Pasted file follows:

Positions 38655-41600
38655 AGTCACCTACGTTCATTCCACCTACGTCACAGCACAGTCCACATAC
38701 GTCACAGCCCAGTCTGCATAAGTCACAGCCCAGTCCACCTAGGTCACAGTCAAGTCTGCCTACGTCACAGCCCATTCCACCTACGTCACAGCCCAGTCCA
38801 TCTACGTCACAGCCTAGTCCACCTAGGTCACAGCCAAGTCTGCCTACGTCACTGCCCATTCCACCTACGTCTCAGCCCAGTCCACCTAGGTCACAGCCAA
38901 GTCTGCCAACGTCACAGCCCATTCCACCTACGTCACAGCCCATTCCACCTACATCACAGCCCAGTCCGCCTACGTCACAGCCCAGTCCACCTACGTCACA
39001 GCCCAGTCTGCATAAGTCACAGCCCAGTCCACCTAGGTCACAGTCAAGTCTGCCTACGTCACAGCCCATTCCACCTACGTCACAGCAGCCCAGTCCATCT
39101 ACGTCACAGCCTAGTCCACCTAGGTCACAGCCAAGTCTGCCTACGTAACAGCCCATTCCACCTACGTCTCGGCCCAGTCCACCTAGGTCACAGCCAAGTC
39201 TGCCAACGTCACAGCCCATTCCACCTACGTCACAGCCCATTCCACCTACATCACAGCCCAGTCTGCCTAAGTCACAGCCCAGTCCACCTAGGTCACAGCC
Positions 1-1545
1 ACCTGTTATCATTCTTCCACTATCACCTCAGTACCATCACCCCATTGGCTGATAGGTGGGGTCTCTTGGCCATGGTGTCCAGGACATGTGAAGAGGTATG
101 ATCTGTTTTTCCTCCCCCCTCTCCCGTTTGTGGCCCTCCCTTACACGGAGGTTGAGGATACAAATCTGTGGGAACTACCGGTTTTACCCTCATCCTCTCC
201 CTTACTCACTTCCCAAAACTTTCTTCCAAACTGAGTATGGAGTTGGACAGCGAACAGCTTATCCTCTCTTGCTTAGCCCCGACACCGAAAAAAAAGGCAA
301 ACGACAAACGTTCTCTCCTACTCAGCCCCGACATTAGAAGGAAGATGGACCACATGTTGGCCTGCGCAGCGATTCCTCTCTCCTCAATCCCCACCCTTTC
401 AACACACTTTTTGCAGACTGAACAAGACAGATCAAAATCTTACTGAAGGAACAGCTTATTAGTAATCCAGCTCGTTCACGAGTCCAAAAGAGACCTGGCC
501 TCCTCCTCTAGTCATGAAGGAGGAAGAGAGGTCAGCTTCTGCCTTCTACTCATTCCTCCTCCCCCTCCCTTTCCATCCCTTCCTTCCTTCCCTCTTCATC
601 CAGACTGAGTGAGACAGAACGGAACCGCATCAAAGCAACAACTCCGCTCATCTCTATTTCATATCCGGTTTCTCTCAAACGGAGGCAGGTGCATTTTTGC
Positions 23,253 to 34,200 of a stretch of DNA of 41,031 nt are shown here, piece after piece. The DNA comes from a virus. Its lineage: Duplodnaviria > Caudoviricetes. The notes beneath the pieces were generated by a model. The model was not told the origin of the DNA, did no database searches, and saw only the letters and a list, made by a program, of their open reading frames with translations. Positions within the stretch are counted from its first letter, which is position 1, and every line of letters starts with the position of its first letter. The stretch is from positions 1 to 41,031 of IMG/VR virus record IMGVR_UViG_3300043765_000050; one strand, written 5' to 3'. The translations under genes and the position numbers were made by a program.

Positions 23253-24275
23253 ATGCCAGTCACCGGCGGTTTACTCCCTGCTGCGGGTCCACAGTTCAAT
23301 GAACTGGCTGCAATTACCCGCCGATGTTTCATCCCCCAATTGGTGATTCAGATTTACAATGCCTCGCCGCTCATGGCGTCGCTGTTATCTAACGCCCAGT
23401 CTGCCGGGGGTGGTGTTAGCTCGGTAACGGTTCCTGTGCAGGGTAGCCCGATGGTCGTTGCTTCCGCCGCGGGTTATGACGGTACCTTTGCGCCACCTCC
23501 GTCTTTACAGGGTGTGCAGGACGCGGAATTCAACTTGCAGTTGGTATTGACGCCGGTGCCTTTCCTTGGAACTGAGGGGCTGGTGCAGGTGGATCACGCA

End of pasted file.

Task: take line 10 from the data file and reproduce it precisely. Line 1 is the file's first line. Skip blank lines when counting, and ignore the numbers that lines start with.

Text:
1 ACCTGTTATCATTCTTCCACTATCACCTCAGTACCATCACCCCATTGGCTGATAGGTGGGGTCTCTTGGCCATGGTGTCCAGGACATGTGAAGAGGTATG